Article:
5 1 peter danielsson

Information about 5 1 peter danielsson

Published on January 23, 2008

Author: Sebastiana

Source: authorstream.com

Content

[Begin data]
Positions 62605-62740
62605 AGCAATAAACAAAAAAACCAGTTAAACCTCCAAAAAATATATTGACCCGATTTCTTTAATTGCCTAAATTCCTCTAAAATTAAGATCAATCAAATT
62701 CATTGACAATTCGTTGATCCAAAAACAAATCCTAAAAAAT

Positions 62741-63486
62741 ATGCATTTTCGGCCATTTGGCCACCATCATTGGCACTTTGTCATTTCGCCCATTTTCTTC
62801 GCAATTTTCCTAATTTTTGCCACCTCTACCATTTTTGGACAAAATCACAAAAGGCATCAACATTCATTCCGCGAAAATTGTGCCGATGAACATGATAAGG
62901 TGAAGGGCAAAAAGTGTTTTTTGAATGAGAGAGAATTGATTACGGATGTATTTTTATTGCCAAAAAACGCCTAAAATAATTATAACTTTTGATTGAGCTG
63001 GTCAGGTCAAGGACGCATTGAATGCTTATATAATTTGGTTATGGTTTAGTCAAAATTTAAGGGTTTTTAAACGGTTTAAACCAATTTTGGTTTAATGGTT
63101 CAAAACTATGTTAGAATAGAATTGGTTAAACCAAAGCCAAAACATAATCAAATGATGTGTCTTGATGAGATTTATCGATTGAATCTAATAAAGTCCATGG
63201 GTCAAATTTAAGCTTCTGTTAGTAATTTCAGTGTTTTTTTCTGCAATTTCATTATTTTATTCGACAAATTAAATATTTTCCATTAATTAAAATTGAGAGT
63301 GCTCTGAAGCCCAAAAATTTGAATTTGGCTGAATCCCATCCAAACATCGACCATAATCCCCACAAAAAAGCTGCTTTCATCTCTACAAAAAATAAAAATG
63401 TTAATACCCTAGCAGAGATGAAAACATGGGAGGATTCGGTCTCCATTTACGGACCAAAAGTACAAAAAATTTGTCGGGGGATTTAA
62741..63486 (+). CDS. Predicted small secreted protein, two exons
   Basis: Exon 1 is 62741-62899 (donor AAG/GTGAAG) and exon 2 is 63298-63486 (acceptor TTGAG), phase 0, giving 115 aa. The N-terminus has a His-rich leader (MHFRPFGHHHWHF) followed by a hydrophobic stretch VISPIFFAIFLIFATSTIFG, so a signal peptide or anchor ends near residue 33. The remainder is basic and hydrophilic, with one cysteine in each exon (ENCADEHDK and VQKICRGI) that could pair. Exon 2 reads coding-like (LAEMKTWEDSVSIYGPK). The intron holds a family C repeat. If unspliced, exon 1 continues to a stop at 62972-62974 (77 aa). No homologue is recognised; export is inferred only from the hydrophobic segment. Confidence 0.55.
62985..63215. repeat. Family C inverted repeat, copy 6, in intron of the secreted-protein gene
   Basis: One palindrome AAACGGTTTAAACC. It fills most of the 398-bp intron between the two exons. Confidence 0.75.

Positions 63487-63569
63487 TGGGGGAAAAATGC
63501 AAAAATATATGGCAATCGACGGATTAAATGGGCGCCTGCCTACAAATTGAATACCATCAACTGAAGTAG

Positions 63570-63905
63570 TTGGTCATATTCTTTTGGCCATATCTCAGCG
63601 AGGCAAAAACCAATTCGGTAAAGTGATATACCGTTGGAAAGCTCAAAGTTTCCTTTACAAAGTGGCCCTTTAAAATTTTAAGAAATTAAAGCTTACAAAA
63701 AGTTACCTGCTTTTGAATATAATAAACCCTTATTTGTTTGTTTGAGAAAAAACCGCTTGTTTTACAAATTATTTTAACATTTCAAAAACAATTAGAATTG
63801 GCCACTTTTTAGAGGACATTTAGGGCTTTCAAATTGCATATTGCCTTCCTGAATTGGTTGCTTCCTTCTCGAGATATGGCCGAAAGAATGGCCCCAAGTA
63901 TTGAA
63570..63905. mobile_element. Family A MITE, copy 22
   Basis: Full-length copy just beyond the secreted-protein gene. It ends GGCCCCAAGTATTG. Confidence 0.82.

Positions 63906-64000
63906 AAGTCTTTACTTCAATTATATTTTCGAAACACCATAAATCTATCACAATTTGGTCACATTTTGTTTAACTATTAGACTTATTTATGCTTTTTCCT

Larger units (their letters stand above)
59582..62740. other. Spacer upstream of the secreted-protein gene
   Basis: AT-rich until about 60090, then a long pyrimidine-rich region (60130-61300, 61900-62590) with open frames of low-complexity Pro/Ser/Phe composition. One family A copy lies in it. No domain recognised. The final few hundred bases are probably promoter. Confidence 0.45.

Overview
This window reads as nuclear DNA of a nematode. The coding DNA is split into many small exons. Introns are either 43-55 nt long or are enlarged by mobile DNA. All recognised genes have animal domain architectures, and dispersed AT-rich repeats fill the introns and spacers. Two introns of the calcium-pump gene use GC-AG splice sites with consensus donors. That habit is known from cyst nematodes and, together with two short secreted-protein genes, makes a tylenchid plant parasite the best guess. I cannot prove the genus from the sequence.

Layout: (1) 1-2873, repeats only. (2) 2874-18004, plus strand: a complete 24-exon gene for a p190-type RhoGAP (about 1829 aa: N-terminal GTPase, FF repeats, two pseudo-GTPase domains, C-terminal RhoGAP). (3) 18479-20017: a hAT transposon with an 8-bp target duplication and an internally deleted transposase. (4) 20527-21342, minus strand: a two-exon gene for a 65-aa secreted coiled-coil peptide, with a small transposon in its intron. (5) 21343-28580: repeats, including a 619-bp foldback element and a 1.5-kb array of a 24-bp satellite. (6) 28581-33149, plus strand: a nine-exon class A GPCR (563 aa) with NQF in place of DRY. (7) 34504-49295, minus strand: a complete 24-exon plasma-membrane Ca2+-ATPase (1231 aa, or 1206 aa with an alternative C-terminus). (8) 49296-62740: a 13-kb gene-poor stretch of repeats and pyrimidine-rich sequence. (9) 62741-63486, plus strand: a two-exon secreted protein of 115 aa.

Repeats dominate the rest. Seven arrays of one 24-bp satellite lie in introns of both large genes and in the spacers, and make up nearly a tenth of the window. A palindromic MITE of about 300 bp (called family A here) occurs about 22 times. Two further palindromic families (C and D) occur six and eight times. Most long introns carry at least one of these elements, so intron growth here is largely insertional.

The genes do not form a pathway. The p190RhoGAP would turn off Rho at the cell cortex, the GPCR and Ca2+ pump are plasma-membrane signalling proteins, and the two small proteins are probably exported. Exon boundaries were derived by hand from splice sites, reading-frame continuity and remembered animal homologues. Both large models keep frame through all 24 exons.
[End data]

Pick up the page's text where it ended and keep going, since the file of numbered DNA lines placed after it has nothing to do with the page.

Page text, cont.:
Low CO2 fuels and Powertrains:  Low CO2 fuels and Powertrains Local Government Innovations in Climate Protection July 19-21, 2004 Mexico City Peter Danielsson Volvo Bus Corporation Sweden Background:  Background Of the worlds primary energy use crude oil answers for 39 % The transport sector uses 57 % of the crude oil More than 97% of energy used in the transport sector is coming from crude oil. Crude oil is a finite resource and production will peak within the next decades. Many oil fields have already passed its peak and are on the way “downhill”. The overwhelming majority of known crude oil reserves are located in politically instable parts of the world. Society has largely, both scientific and political, has recognized that the increasing greenhouse effect is real, and that this increase is at least partly due to CO2 from burning of fossil fuels. Increasing energy demand:  Increasing energy demand The world energy demand is projected to grow approximately 2.0% per year, the demand in the transport sector is growing faster than other sectors approximately 2.5%. The increasing energy demand, in combination with the CO2 issue and crude oil availability, will have an impact on the choice of powertrain and fuel in the future. The choice of transportation modes are also likely to be influenced. Energy demand projections IEA Share of global CO2 emission from transport is 25 %:  Share of global CO2 emission from transport is 25 % Availability of fossil energy resources:  Availability of fossil energy resources The total fossil energy resources are long lasting, but crude oil supply will be less than demand within one to two decades. Source: US Geological Survey, Campbell, Laherrere Well-to-Wheels analysis of future automotive fuels and powertrains in the European context:  Well-to-Wheels analysis of future automotive fuels and powertrains in the European context A joint study by EUCAR / JRC / CONCAWE Establish, in a transparent and objective manner, a consensual well-to-wheels energy use and GHG emissions assessment of a wide range of automotive fuels and powertrains relevant to Europe in 2010 and beyond. Consider the viability of each fuel pathway and estimate the associated macro-economic costs. Have the outcome accepted as a reference by all relevant stakeholders. Well-to-Wheels Pathways:  Well-to-Wheels Pathways Powertrains Spark Ignition: Gasoline, CNG, Ethanol, H2 Compression Ignition: Diesel, DME, FAME Fuel Cell Hybrids: SI, CI, FC Hybrid Fuel Cell + Reformer Tank-to-Wheels Matrix:  X X: 2002-2010 X: 2010 only Tank-to-Wheels Matrix Vehicle Assumptions:  Vehicle Assumptions The simulations of GHG emissions and energy use were based on a model vehicle representing the European C-segment and on the New European Driving Cycle (NEDC). The model vehicle results are not representative of the EU fleet When necessary, the vehicle platform was adapted to ensure that each fuel and powertrain combination met a set of minimum performance criteria ( speed, acceleration, graedability etc). The criteria reflect European customer expectations Compliance with Euro III / IV was ensured for the 2002 / 2010 case No assumptions were made with respect to availability and market share of the vehicle technology options proposed for 2010 and beyond Heavy duty vehicles (truck and busses) were not considered in the study Overall Results – GHG Emissions vs. Energy Use:  Overall Results – GHG Emissions vs. Energy Use Conventional Fuels from Crude Oil:  Conventional Fuels from Crude Oil Compressed Natural Gas (CNG):  Compressed Natural Gas (CNG) Alternative Liquid Fuels:  Alternative Liquid Fuels Overall Results – Costs of CO2 avoided:  Overall Results – Costs of CO2 avoided The cost estimates in this study are based on the following assumptions: In a business as usual scenario  - 5% of the conventional EU-25 fleet (marginal diesel and gasoline) will emit ca 37 Mt CO2eq/a in 2010 (280 M vehicles, fleet average consumption 137 g CO2/km, 16000 km/a average mileage, 140 Mt/a of gasoline and 60 Mt/a of diesel) If this portion of the EU transportation demand were hypothetically to be replaced by alternative fuels and powertrain technologies, the GHG savings vs. incremental costs would be as indicated CO2 avoided costs are calculated from incremental capital and operating costs for fuel pathway and vehicle Overall Results – Costs of CO2 avoided:  Overall Results – Costs of CO2 avoided Well-to-Wheels analysis of future automotive fuels and powertrains in the European context:  The study report is available on the WEB: http://ies.jrc.cec.eu.int/Download/eh For questions / inquiries / requests / notes to the consortium, please use the centralised mail address: [email protected] Well-to-Wheels analysis of future automotive fuels and powertrains in the European context Heavy Duty vehicles:  Heavy Duty vehicles Heavy Duty vehicles:  Heavy Duty vehicles Heavy Duty vehicles:  Heavy Duty vehicles Biogas for buses:  Biogas for buses Biogas have low CO2 emissions and high WtW efficiency When produced from wastewater treatment sludge or organic waste cost are comparable low Low regulated emissions Same tank and engine technology as for CNG Sweden have 5 % of bus fleet running on biogas, 400 buses Feedstock potential to run the entire bus fleet of 8.000 buses in line operation Biomass potential in future energy scenarios:  Biomass potential in future energy scenarios Logics for DME:  Logics for DME Highest efficiency (WtW) GTL fuel from natural gas Next generation DME production tech. on par with diesel in production cost from stranded natural gas Highest efficiency biomass fuel with lowest cost Wide base of feedstock from biomass Vehicle cost on par with diesel (Euro 5/6) since lower cost for emission controls (heavy duty) Low regulated emissions No major change in base diesel engine – primarily fuel system DME properties:  DME properties Gaseous - liquefies at 5 bar, 20 C Infrastructure comparable to LPG High cetane rating (76 vs. 50 for diesel) Energy density 60 % of diesel Higher density than air Low viscosity Poor compatibility with polymers Poor lubricating properties Oxygenate No C-C bonds High H/C -ratio None toxic DME - next generation fuel Prototype bus, 1999 Demonstration truck, 2004:  DME - next generation fuel Prototype bus, 1999 Demonstration truck, 2004 Conclusions:  Conclusions Gasoline and diesel engines will become more efficient Hybrid technology can make a good contribution to efficiency improvements CNG can make minor improvement to lowering CO2 in light duty vehicles Stranded natural gas can play a role in providing GTL fuels at reasonable costs but will increase CO2 emissions Advanced biofuels can make large CO2 reductions at a reasonable cost for CO2 reduction Of advanced biofuels DME in both light and heavy duty vehicles have clear advantages in terms of CO2 reductions and cost Biogas have lowest CO2 emissions and good WtW efficiency Electricity from wind and nuclear to produce hydrogen for fuel cell vehicles have a comparable high cost Buses for BRT Find more information on www.volvo.com:  Buses for BRT Find more information on www.volvo.com